Fresh Food

Supermarkets Can Play A Role in Farm Sustainability

The Lempert Report: Programs that provide suppliers with advice from agricultural experts can enhance grocers' produce sections

While decades of rising consumer demand for organic food has reduced the agricultural use of prohibited substances such as pesticides and synthetic fertilizers, U.S. food retailers have struggled to develop policies that proactively promote a broader range of sustainable farming activities, including ecosystem protection, renewable energy, water conservation and workers' rights, Food Tank says.

Whole Foods’ Responsibly Grown program introduced a wide range of ambitious standards in 2014 designed to elevate the performance of conventional as well as organic farmers, and it was quickly attacked by organic producers. Their key criticism was that the program undermined farmers’ investments in the U.S. Department of Agriculture's (USDA's) organic certification.  

Under the Whole Foods program, conventional growers could attain a “Best” designation while continuing to use a small number of pesticides that were prohibited by the USDA’s organic certification process. Organic farmers also resented paying anywhere from $5,000 to $20,000 to comply with the Responsibly Grown program.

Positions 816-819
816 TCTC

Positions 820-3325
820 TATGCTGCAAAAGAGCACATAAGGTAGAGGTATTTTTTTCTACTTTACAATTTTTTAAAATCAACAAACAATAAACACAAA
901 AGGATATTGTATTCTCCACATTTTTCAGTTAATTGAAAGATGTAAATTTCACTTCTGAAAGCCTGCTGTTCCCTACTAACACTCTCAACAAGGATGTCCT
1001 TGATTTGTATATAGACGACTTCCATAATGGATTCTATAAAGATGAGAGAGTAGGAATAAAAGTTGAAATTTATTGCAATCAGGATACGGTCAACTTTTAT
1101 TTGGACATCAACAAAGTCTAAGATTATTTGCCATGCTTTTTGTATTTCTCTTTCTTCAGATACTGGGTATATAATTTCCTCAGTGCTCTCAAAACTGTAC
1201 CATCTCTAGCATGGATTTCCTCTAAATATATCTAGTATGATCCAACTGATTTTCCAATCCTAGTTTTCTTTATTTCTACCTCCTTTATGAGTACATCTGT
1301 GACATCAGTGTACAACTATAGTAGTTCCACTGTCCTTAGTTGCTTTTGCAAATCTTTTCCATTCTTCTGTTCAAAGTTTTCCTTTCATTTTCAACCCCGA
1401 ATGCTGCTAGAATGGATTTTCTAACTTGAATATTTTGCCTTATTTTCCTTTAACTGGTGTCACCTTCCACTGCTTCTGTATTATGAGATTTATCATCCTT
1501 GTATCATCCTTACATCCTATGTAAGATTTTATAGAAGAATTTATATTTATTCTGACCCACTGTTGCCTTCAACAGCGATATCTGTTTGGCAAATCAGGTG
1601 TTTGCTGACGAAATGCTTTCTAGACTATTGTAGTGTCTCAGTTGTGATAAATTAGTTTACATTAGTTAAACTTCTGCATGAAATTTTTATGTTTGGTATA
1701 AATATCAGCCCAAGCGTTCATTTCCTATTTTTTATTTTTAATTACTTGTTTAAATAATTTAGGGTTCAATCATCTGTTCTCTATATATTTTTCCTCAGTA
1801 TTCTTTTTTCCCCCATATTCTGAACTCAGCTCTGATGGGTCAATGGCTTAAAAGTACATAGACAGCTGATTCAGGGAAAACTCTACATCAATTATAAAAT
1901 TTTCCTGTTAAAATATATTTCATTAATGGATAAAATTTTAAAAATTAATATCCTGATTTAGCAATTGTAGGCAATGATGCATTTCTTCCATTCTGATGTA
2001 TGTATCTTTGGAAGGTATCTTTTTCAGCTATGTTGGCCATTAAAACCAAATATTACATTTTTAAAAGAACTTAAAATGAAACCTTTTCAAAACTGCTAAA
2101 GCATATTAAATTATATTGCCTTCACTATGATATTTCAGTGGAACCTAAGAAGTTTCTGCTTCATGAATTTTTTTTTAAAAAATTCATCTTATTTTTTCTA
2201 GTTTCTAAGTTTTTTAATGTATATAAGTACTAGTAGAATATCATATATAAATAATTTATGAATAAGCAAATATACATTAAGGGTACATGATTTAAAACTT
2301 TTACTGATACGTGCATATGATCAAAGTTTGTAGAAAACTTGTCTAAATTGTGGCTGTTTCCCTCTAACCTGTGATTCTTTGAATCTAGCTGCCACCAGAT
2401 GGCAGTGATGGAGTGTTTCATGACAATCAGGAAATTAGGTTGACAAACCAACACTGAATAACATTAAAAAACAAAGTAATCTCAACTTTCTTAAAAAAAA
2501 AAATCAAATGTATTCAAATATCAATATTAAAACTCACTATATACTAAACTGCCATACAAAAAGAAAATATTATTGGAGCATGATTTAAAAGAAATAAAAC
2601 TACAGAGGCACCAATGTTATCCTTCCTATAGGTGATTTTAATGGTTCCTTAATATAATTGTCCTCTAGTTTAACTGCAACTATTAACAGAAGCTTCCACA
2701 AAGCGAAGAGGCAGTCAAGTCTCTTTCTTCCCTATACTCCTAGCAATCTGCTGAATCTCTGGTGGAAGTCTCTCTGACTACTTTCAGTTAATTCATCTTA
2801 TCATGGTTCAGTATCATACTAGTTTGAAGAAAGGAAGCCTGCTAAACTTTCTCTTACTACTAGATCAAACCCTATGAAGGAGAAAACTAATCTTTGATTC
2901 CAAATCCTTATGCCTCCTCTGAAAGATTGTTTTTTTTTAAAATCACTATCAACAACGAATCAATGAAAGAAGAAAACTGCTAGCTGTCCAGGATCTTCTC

The program has since been modified, and it’s anyone’s guess how Amazon might change it even further.  

A team of Stanford University researchers found another retail program in South Africa where they studied Woolworths, one of the five largest supermarket chains in the country. 

The program’s success was based on the farmers’ willingness to adopt the Farming for the Future program, instead of imposing prescriptive rules as Whole foods did. The program built a partnership that featured input from agricultural experts and feedback from farmers.  

The farmers reported that they benefited from the valuable advice provided by farm auditors, who included trained agronomists, soil scientists and environmental scientists. This technical assistance ranged from insights on soil management, water use, biodiversity, waste disposal and pest management to carbon footprint assessment and environmental laws.

One powerful lesson from the study was the value of creating long-term partnerships between buyers and farmers to foster a spirit of friends, not foes.

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